Concept Rocket car… Reminds me of an Audi
The world record bid again teams Andy, the current record holder and first man to drive a supersonic vehicle on land with Head of the Design Team and former world record holder Richard Noble. It is aiming to develop the first land speed vehicle that breaks the 1,000 mph barrier and will have its design underpinned through world-class research from some of the UK’s top laboratories.(pics)
“me on my rocket car … not quit the audi design but its close”
The scientists at the UK’s National Physical Laboratory (NPL) have worked with the Atomic Weapons Establishment (AWE) and Fluid Gravity Engineering (FGE) to advise the world-record bid team on two of the most high-risk aspects of the world record attempt – wheel and rocket designs.
The wheels are arguably the most important design feature for the vehicle. To reach 1,000 mph they need to be able to rotate at 10,500 rpm without being damaged by the surface or any stones that they run over. They also need to be as light as possible to minimise steering and suspension forces, absorb all of the weight, down force loads and stresses and distribute this pressure without causing damage to the vehicle or the surface.
To make sure that none of these issues were a risk NPL spent the last year examining every aspect of the wheel design. Its materials experts researched the choice of metals and composites that could be used in the design, providing reports on titanium and aluminium alloys, and metal composites. This will help to advise the team on what materials are most compatible to the wheel size, brake and suspension requirements. NPL also worked with AWE and FGE in considering the effect that shockwaves would have on the wheel design, and advised on the best way to manufacture the wheels.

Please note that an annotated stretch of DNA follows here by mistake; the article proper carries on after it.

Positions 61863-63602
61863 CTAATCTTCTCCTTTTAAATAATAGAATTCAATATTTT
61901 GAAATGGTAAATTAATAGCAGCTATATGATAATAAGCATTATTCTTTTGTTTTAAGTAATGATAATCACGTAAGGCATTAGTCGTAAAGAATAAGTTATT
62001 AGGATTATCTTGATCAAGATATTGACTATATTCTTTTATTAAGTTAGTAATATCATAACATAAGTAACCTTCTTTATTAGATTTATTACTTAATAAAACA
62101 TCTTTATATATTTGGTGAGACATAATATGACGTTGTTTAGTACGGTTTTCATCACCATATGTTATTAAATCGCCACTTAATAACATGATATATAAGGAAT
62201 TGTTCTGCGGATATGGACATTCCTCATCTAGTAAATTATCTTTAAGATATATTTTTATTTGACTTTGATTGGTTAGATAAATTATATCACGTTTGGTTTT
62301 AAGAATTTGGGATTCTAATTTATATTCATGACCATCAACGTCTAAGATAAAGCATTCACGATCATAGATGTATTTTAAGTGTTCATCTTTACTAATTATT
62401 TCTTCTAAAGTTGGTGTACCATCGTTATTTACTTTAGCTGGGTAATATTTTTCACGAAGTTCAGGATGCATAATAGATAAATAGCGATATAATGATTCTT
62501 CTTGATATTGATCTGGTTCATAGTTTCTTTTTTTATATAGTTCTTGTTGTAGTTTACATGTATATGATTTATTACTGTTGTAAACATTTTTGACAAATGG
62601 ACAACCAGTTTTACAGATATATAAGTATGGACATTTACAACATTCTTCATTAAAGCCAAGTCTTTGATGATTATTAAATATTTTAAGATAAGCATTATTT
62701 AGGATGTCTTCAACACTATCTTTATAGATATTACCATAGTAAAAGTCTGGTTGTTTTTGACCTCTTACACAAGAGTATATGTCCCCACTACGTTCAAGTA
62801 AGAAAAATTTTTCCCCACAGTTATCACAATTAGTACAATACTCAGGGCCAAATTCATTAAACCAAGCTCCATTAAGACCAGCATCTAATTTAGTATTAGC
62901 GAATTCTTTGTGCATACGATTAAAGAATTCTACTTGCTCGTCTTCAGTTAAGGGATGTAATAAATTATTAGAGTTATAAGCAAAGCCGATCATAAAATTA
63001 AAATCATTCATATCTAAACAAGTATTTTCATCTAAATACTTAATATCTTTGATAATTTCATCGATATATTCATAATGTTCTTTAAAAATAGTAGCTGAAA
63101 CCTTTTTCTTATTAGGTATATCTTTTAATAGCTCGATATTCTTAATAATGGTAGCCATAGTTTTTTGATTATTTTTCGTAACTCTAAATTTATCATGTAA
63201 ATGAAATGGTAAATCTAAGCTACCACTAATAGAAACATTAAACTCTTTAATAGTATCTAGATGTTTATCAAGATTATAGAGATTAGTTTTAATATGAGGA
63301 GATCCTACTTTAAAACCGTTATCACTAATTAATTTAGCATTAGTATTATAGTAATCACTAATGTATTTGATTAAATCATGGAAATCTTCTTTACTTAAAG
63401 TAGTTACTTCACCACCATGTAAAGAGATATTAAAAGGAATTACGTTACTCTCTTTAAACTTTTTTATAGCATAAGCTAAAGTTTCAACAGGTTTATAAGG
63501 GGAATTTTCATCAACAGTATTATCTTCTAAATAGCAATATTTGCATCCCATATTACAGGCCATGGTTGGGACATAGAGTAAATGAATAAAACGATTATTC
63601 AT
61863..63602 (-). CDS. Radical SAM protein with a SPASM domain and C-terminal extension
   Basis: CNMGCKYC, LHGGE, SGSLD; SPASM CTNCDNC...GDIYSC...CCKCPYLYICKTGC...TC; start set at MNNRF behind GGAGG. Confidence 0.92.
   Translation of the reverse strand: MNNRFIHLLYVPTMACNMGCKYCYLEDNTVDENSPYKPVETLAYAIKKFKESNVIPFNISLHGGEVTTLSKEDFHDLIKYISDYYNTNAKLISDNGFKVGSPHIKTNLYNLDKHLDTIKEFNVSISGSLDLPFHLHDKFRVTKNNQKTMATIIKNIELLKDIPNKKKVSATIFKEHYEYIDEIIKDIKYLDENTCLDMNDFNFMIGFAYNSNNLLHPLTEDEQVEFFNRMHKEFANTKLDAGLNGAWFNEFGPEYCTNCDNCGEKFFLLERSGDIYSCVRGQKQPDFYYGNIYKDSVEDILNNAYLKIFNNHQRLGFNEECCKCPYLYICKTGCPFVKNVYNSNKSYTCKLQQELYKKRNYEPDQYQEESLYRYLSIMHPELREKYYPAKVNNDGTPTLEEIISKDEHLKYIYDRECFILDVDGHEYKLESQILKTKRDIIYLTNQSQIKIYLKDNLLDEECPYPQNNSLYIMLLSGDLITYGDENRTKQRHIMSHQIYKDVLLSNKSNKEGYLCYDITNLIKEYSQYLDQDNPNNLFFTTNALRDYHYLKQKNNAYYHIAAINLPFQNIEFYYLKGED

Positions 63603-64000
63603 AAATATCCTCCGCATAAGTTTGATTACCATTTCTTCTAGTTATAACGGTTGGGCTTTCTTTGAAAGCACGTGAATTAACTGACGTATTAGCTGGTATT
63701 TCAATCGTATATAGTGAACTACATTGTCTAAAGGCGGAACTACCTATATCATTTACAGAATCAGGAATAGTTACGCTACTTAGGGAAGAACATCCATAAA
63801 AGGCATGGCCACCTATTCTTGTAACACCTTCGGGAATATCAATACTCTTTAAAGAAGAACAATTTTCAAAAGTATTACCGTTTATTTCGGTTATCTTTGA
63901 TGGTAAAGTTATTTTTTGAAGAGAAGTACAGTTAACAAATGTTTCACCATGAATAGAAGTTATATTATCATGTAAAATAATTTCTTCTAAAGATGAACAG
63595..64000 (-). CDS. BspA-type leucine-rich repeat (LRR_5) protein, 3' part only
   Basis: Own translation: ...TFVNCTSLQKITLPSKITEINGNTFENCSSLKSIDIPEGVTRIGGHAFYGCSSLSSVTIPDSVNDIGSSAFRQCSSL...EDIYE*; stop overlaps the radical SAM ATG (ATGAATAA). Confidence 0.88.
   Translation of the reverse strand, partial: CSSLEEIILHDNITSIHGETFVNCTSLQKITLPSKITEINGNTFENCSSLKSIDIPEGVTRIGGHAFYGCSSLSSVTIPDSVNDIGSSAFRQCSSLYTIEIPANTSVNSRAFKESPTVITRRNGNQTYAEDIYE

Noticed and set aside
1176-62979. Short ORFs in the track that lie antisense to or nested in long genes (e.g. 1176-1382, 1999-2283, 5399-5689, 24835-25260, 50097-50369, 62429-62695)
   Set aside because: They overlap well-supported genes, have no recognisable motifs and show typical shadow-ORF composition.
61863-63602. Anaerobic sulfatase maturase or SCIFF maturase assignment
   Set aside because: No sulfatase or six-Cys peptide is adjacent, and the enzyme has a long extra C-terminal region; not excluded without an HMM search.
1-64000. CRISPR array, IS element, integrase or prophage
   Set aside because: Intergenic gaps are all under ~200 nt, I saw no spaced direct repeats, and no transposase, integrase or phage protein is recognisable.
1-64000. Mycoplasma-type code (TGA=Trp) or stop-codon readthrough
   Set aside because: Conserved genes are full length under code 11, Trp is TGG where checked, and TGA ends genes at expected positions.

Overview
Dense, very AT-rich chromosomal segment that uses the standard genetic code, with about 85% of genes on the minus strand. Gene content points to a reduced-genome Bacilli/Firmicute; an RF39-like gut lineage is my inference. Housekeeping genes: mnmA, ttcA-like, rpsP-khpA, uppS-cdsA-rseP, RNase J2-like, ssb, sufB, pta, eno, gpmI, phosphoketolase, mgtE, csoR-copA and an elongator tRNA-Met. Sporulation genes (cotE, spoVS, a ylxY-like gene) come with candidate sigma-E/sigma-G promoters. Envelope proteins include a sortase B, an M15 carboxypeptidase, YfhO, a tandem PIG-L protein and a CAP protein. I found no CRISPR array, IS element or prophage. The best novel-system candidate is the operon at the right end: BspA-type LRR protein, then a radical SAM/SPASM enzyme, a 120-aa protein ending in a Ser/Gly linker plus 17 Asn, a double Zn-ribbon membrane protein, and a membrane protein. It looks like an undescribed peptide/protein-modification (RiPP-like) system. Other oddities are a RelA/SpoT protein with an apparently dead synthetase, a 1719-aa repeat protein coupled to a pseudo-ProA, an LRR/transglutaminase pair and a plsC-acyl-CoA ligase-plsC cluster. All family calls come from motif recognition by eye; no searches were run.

After advising on wheel designs, NPL and FGE then needed to examine how to provide the thrust and power to ensure that the wheels could rotate fast enough and sustain their speed – by thoroughly understanding the rocket design. The vehicle will have the first ever mixed powerplant of a hybrid rocket motor and a jet engine that is currently used on the Eurofighter Typhoon. It uses cutting edge jet technology to provide the initial thrust and the novel rocket impulse to achieve the 1,000 mph target.
As this is a totally new vehicle powerplant concept, NPL and FGE needed to develop a modelling tool to understand the hybrid combustion process and simulate the internal motor ballistics. This could then provide data for the design team to compare to their own tests done with 6 inch rocket firings and enable considerable developments to the basic hybrid design. This will help to optimise the injector design, oxidiser streams into the fuel grain, radiation transfer, regression rates and rocket motor exhaust. NPL also provided advice on the type of materials to be used in the rocket design, how high temperatures would affect them, what the best material would be for rocket nozzles and how all of these should be produced.
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